Just be mindful (casting past the end of your fly line) that it's really easy to get knots in your backing when it's loose outside your reel.
You need to be careful how you flake out your backing whether on the ground, in the water or the deck of a boat.
 

hatidua

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Silly questions on my part: A)what kind of backing? B)Is the reel actually big enough for the rod/line/backing? Some reels state that they are a specific size and yet the Brand X "7wt" reel is more suited to filling with 5wt line/backing...

The infatuation with manufacturers trying to compete on specified reel weight alone seems to have ushered in an era of reels that are often too small for their stated line rating.
 

swfl daz

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Silly questions on my part: A)what kind of backing? B)Is the reel actually big enough for the rod/line/backing? Some reels state that they are a specific size and yet the Brand X "7wt" reel is more suited to filling with 5wt line/backing...

The infatuation with manufacturers trying to compete on specified reel weight alone seems to have ushered in an era of reels that are often too small for their stated line rating.
A. 20# Dacron
B. Manufacturer's Spec. says " 7,8 rod wt, WF7 line, 150 yds 20#"

Since I posted the original question, I have had a change of plans - I decided to put this reel (Lamson Guru II) on a different rod and am selling the Sage 3280 reel that I had on it.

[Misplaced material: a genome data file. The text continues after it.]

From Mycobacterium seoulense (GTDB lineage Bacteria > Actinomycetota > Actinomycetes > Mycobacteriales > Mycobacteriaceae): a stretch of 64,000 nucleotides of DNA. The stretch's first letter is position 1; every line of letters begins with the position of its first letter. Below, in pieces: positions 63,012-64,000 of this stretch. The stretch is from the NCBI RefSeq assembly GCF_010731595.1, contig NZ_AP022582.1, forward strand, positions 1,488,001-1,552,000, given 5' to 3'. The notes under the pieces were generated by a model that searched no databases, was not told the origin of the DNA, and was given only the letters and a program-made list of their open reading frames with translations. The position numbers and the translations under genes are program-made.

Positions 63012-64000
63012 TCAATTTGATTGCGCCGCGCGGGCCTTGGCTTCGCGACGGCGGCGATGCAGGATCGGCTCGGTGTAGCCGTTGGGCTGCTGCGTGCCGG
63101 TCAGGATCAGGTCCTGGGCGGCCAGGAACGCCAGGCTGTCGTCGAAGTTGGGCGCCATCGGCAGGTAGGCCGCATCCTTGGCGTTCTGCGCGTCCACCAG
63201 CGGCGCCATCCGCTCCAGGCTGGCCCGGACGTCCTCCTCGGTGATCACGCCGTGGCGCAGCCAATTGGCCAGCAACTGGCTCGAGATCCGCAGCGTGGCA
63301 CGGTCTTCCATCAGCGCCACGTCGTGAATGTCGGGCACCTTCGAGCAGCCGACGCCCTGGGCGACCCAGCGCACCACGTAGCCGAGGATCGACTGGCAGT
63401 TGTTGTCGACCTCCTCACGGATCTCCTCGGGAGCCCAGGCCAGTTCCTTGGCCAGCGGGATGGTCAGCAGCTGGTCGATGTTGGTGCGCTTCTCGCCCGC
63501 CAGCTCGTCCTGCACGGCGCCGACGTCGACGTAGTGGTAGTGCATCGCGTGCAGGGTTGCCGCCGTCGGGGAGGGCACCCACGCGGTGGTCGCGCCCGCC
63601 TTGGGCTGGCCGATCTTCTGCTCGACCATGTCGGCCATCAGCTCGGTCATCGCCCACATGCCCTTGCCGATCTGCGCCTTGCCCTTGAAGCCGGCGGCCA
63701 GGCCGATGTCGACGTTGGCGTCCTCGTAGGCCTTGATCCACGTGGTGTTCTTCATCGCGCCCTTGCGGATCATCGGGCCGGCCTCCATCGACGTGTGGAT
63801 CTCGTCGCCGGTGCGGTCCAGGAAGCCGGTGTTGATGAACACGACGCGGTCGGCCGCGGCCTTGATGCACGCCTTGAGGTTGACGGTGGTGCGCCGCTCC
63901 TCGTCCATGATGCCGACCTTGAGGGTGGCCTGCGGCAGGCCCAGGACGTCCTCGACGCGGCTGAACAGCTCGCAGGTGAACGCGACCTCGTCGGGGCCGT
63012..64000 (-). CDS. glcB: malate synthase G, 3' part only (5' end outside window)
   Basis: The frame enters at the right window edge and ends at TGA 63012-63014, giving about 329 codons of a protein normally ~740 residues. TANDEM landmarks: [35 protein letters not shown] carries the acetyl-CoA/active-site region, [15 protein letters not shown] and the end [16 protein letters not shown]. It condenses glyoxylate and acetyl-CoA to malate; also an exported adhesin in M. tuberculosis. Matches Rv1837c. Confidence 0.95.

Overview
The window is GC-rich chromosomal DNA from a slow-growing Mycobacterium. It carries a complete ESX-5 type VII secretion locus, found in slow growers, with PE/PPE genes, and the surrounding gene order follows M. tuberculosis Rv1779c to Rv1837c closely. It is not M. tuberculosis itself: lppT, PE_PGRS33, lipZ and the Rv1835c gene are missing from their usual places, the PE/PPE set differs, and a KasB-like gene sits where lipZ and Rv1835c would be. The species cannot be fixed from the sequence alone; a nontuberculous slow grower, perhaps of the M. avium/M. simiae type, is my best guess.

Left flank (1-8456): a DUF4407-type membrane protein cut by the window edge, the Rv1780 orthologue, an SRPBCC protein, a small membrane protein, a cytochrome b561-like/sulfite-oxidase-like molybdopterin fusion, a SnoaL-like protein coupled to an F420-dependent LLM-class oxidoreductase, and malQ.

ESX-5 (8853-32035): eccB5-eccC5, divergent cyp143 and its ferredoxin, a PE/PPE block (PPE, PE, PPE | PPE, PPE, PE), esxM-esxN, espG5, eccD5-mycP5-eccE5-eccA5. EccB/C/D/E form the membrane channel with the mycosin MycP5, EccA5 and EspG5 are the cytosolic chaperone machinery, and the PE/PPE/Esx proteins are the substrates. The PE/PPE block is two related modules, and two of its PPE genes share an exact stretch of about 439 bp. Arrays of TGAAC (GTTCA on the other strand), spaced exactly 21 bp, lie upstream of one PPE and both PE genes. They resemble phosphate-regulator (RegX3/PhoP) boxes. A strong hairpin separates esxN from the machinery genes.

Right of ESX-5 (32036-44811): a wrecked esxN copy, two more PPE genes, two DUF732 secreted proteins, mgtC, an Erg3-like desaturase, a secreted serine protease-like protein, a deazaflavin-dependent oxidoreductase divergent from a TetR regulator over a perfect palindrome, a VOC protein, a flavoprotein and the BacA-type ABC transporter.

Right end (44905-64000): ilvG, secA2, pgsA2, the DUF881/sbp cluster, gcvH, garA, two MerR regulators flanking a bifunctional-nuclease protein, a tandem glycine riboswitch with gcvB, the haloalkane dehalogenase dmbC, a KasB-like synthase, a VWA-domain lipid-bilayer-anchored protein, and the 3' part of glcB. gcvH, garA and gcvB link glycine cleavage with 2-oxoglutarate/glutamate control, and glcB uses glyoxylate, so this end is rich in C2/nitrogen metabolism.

I'm now looking for a new reel to replace the Lamson.
 

Uncle Stu

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Even though your plan has changed, I would have cut the backing for a couple reasons. One already stated: the backing lines tangles super easy if its off the reel, and someday you MIGHT cast all of your line. Also, your line is expensive and can be traded or sold later on if you wish, or you might want to use that line for something different later (running line for a spey setup?) so keep it intact. And here's a tip I learned the hard way: always load backing and line in reverse at first, so you know exactly how much backing you need. Ie, spool on the fly line first, connect the backing, and wind it on top of the fly line until full. Then remove it all and respool with backing first. It's worth the extra time it takes to have it come out perfectly.